According to Whytri, he got started in music “completely by accident.”
After dancing competitively for years as part of a Phunk Phenomenon dance crew, participating in battles and jams, the Boston rapper (born Dimitri) tore his meniscus — actually, both of them, one right after the other. These injuries put him out of commission for a long time, and even when he recovered, he knew he’d never be able to perform at the same level. “It was hard, I went through like this big year-and-a-half depression state… I thought I was gonna be a world traveling dancer like I saw a bunch of my homies were doing.” But when dancing as a career was no longer an option, Whytri realized he had another creative pursuit up his sleeve: rapping.
In his senior year of high school, he had taken a rap class with Cambridge artist Acrobatic and started making music for fun with his friends. After a few years of rapping on the side during college — “I was completely garbage” — he decided to pursue music for real. And the dancer Dimitri became the rapper TRI JEDI, who then evolved into Whytri. Music took the place of dancing as a creative outlet in his life.
Whytri’s history in the dance world still plays a part in his music. “I picture my flows kinda like tap dancing, really sporadic and all over the place.” The energy, rhythms, and sense of movement in dance became aspects of his rapping, especially evident in dynamic songs like “Tiptoejoe” and “Yerr” off of his EP A Bad Porno. You feel his flows in your body — powerful, jerky, singsong.
The songs on A Bad Porno and Whytri’s newest project, Lucies Vol. 1, are dark, foreboding, and theatrical. Over cold, industrial beats, Whytri raps in a sinister croon or yells with frenzied intensity. When he performed “Yerr” at WBRU for his live session, his voice was so loud and hype that you could hear him through the whole building, and everyone nearby got swept up in the powerful energy. To match this sound, his lyrics are blunt and aggressive, clever and witty — like a cartoon villain’s monologue. In fact, he’s influenced by the narrative and over-the-top characteristics of movies and video games. “I feel like my whole aesthetic… is very cartoonish. But at the same time it’s very serious and edgy.” He could see his music soundtracking a Black sitcom or an adventure film: “something that’s loud and adventurous and booming.”
Whytri’s affinity for narrative and fiction also pops up in his writing; he composes screenplays for skits that appear as his promotional videos or as interludes on his mixtapes. In these skits, the rapper plays the part of a talent agent, an interviewer, or himself. Hyper, talking rapid-fire, brimming with physical energy and gusto, he goes all-in with the skits just as he goes all-in with his music.
Whytri has valued the art of experience, and the combination of different media, since high school. In his junior or senior year, he built a brand called LSTVSN (lost vision) to serve as a platform for whatever he and his friends want to create. “LSTVSN is my home for my creativity… it could be whatever I wanted it to be.” Through LSTVSN, he’s put out accessory lines, published his skits, and promoted his music. He has plans to keep building the brand and using it as an umbrella for all of his creative pursuits. “Like, if I was to sign a [record] deal I’d probably just sign myself to LSTVSN.”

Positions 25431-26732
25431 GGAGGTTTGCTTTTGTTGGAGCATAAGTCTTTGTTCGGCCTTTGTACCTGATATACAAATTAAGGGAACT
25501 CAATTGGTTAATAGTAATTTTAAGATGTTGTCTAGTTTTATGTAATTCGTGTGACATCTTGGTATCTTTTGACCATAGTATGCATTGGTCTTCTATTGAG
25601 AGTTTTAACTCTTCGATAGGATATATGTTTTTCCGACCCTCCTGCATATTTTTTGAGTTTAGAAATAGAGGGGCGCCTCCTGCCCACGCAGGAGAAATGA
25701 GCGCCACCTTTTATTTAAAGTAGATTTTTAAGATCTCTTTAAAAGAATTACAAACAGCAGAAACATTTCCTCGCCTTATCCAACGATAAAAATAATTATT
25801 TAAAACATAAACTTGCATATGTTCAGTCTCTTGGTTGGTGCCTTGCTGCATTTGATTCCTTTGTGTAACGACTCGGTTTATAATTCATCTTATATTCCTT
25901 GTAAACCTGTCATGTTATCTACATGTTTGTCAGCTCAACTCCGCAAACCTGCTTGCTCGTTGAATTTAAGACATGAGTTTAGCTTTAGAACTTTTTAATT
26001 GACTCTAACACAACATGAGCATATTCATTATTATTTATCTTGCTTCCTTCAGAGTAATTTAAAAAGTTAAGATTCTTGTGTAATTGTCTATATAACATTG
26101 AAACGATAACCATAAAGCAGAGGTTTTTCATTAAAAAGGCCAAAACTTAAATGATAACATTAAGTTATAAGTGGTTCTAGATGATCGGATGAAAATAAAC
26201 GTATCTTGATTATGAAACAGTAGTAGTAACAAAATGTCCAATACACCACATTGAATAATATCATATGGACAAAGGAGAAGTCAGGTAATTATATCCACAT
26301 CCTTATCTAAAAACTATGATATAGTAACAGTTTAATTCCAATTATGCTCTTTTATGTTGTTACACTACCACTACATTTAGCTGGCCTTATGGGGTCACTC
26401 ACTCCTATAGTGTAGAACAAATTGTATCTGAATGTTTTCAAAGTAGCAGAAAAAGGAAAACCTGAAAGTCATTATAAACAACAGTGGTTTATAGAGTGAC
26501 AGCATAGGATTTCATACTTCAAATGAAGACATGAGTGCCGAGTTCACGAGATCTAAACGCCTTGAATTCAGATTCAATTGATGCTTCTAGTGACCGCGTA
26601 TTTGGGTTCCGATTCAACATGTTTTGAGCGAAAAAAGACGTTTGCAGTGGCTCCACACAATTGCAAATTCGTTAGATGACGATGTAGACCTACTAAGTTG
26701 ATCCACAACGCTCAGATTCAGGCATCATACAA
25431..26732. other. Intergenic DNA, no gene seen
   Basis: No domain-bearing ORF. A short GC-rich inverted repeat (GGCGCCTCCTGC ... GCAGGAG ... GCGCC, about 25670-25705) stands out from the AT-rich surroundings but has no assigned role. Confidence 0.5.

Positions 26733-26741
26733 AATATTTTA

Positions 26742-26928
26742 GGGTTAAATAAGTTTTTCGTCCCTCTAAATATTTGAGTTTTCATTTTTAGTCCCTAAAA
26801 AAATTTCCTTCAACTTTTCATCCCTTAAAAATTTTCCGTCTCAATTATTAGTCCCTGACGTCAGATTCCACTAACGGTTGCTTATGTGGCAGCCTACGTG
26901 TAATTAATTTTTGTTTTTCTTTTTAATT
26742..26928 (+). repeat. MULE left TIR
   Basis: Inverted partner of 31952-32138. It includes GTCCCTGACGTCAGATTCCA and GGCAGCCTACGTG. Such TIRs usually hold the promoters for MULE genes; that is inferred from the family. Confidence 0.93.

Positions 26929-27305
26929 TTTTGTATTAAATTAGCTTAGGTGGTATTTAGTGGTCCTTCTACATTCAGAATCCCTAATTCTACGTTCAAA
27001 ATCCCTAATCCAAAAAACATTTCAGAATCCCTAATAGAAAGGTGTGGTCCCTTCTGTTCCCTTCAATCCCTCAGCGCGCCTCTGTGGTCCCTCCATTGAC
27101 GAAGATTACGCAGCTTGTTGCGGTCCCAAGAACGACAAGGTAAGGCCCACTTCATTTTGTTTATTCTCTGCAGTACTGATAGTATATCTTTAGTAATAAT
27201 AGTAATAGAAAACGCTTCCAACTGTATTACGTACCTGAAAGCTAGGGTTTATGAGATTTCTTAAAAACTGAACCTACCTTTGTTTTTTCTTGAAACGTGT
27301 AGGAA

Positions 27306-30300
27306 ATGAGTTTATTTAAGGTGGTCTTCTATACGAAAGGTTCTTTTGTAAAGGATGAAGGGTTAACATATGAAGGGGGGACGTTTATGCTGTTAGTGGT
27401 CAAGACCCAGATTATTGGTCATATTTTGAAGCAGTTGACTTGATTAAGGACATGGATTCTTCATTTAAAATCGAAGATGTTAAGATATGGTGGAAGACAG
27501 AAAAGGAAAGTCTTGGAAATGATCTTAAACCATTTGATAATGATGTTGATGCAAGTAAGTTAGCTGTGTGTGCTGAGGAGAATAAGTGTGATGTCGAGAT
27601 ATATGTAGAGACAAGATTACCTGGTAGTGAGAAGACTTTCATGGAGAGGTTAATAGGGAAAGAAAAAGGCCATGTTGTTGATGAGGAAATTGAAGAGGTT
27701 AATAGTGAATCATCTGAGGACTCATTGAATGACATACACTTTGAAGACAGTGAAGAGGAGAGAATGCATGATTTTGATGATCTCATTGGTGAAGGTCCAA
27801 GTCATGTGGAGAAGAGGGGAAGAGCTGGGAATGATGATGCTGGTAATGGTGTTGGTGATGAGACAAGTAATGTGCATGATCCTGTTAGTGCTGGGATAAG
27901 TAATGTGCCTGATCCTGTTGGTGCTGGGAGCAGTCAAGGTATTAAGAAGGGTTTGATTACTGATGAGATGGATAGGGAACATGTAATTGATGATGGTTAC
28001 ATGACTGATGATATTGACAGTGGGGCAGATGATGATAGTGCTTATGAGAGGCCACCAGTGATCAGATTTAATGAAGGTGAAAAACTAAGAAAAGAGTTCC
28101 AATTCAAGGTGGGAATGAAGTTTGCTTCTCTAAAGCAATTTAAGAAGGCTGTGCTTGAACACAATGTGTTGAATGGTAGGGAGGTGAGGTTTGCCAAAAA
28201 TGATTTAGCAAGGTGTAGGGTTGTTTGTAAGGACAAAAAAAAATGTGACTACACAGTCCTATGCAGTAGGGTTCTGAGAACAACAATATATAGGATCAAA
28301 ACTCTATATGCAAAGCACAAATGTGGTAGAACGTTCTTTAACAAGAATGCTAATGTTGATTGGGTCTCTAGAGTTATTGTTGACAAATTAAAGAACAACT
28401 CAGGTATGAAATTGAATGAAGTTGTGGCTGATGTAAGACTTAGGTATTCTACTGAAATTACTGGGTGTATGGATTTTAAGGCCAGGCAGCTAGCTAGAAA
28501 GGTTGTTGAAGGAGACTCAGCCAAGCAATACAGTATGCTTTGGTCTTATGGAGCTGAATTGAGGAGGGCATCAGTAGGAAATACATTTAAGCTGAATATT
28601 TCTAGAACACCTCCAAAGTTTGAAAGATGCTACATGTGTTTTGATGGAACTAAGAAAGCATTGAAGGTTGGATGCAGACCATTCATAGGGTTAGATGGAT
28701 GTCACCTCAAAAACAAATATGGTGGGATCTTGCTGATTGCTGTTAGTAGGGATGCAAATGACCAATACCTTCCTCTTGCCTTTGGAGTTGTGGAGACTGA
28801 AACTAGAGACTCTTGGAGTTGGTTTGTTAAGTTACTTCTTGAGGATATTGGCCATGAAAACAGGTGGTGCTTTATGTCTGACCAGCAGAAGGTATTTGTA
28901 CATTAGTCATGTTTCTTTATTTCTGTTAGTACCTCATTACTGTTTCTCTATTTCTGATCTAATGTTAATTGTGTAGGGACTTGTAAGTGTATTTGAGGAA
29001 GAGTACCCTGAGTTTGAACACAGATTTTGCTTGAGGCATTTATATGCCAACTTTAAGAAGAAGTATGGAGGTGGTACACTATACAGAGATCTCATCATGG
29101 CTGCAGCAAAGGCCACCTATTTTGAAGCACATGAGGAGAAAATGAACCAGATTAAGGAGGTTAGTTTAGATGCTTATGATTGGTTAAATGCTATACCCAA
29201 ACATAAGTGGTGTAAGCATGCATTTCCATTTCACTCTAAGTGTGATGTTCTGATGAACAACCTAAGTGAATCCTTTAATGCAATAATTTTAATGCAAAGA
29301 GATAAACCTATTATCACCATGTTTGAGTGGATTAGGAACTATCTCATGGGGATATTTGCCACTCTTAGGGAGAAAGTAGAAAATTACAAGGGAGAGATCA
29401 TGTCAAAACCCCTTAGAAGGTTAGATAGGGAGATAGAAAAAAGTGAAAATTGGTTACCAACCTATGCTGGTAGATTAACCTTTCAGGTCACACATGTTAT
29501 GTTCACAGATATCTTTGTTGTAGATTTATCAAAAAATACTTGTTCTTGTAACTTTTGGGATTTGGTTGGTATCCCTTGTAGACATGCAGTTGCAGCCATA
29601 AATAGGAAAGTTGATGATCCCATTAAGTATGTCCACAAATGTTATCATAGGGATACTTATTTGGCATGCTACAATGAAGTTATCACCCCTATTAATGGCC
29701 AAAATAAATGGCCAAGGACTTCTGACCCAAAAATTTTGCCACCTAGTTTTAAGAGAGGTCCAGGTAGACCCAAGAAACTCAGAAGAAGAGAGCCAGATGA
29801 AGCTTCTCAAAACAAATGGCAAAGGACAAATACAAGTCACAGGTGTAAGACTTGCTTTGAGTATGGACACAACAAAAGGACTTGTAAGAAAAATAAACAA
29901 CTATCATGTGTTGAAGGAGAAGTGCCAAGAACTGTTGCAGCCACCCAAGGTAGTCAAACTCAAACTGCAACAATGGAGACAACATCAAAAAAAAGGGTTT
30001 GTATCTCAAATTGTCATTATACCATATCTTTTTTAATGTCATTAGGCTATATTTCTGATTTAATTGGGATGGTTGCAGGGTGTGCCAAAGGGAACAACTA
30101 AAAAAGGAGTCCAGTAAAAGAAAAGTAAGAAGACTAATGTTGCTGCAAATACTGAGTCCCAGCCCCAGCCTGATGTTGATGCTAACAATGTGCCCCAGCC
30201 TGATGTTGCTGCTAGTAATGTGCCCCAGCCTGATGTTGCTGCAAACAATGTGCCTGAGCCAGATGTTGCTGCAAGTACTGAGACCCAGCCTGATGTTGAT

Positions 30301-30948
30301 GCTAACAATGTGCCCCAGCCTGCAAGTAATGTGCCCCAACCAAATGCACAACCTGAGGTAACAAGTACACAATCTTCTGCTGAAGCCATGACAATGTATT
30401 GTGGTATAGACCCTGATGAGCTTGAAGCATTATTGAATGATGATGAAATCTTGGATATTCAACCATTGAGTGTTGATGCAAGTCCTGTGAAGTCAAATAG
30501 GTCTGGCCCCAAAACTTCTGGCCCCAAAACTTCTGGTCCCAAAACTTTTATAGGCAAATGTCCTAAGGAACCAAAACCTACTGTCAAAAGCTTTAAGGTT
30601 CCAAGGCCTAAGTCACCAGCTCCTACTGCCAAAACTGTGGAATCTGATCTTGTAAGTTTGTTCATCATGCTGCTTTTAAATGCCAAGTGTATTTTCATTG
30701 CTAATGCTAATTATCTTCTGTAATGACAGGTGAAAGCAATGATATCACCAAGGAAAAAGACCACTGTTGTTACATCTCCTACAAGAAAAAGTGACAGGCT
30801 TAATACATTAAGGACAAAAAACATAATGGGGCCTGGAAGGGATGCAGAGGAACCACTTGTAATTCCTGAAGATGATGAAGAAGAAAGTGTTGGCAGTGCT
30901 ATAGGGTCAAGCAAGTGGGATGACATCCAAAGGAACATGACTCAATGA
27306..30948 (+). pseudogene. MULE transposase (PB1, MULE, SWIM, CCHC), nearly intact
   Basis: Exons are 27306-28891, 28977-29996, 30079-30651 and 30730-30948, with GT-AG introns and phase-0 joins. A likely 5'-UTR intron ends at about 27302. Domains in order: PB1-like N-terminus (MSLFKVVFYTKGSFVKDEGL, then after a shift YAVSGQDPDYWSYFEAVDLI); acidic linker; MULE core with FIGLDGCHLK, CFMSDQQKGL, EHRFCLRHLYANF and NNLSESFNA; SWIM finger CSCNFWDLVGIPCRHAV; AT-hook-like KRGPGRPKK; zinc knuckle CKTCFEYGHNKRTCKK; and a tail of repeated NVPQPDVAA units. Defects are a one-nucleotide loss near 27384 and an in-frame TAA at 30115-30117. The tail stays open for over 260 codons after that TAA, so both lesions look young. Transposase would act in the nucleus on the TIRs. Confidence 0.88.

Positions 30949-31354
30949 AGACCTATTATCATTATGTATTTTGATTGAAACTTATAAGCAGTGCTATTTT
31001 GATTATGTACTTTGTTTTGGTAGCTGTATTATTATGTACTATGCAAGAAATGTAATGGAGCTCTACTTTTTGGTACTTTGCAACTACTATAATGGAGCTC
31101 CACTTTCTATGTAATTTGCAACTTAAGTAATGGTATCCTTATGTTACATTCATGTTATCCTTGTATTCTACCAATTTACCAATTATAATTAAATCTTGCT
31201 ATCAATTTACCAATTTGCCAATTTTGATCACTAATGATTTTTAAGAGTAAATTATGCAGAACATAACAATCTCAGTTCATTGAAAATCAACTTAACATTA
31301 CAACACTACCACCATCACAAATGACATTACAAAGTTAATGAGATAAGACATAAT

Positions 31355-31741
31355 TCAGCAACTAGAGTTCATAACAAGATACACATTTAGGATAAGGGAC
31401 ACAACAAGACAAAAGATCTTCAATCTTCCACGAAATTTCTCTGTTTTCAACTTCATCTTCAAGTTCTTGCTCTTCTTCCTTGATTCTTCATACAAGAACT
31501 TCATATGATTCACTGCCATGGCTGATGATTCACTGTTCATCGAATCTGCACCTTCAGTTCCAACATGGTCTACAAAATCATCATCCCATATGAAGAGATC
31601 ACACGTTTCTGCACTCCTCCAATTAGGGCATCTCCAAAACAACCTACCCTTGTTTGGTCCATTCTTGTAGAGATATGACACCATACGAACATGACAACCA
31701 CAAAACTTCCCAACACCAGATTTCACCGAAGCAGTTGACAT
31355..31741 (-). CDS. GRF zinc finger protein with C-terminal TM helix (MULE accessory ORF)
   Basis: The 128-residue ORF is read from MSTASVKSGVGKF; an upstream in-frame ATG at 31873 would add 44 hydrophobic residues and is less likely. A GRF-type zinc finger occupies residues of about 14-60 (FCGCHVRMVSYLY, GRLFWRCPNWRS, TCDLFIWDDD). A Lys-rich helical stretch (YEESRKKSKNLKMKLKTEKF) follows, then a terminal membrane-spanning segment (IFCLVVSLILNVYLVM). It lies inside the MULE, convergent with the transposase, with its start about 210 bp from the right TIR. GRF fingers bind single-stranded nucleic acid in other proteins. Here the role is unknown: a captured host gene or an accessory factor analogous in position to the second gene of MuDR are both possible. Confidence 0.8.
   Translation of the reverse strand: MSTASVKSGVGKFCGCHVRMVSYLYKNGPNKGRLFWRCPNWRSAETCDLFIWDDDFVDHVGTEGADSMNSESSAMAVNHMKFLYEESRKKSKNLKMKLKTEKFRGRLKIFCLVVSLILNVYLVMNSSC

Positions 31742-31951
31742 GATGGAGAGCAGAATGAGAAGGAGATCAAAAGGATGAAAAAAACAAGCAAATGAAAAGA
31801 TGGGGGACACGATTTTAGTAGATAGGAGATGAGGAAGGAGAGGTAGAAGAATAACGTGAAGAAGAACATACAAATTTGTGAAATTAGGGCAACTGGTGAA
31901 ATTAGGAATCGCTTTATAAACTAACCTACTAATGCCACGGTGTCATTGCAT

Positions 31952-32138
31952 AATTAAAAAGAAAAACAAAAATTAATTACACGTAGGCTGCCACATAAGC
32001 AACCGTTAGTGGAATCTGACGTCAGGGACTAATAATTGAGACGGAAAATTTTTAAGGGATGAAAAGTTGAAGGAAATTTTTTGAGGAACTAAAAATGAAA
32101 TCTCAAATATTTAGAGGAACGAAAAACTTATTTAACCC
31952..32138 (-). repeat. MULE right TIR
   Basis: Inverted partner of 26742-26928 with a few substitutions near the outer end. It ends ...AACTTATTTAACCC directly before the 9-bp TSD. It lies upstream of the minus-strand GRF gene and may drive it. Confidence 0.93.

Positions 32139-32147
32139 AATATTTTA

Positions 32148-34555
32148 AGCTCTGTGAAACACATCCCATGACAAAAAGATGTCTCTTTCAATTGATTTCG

This drive and energy are evident in Whytri’s unrelenting work ethic and ambitions. Right now, he thinks his live performances are his greatest strength. “I had ten years of entertainment experience almost on a professional level from dance… so I understood what it’s like to be in front of 600 people by yourself and keep cool.” Whytri’s performance skills have scored him several gigs with big-name artists before he even had fifty followers on Spotify: he’s opened for Bhad Bhabie, Asian Doll, and Rico Nasty. But he wants to bring his recorded music to the same level of expertise as his live shows. “I’m trying to have my songs as great as my live, and if I can do that, I can take over the world.”
In order to elevate his music, Whytri’s been recording songs in the home studio he put together. He works with Boston and Providence artists like Nino, Beato, Jon Glass, and others, but he’s increasingly been producing his own music in order to have complete creative control. “I want to be able to give people my full ideas in my head as clearly as possible.” He produced three of the tracks from Lucies Vol. 1, which was a project he made to give out with VIP packages at his first headline show in February 2019. He’ll probably give away song packages like this every time he headlines a gig. “I feel like the cool thing about the Whytri brand is I’m really trying to sell experience over like the music and over the visuals,” he says.
With his next few projects, Whytri aims to change up his sound and look while staying true to his artistic identity. A lot of people were turned off by the eccentric style and aesthetic of his earlier projects like A Bad Porno: “People were like, ‘yo, I didn’t know Dennis Rodman rapped!'” But after going that left-field, Whytri feels free to do whatever he wants musically, knowing that people will understand him better now. “With this next project… I’m just learning way more about myself than I did prior from making music, because I have to dig deep and understand things like what I wanna say and why I’m saying it and why I think it’s important to say it.”
It’s ironic: for someone with a name like “Whytri,” he is the furthest thing from apathetic. Right now, he might be an underdog, but that’s his charm. “I’m taking my own different road to winning, but it’s eventually gonna happen,” he says. Just wait, and Whytri will become the hero. Watch out for his next projects, and in the meantime you can listen to his music here.
Photos by Seth Israel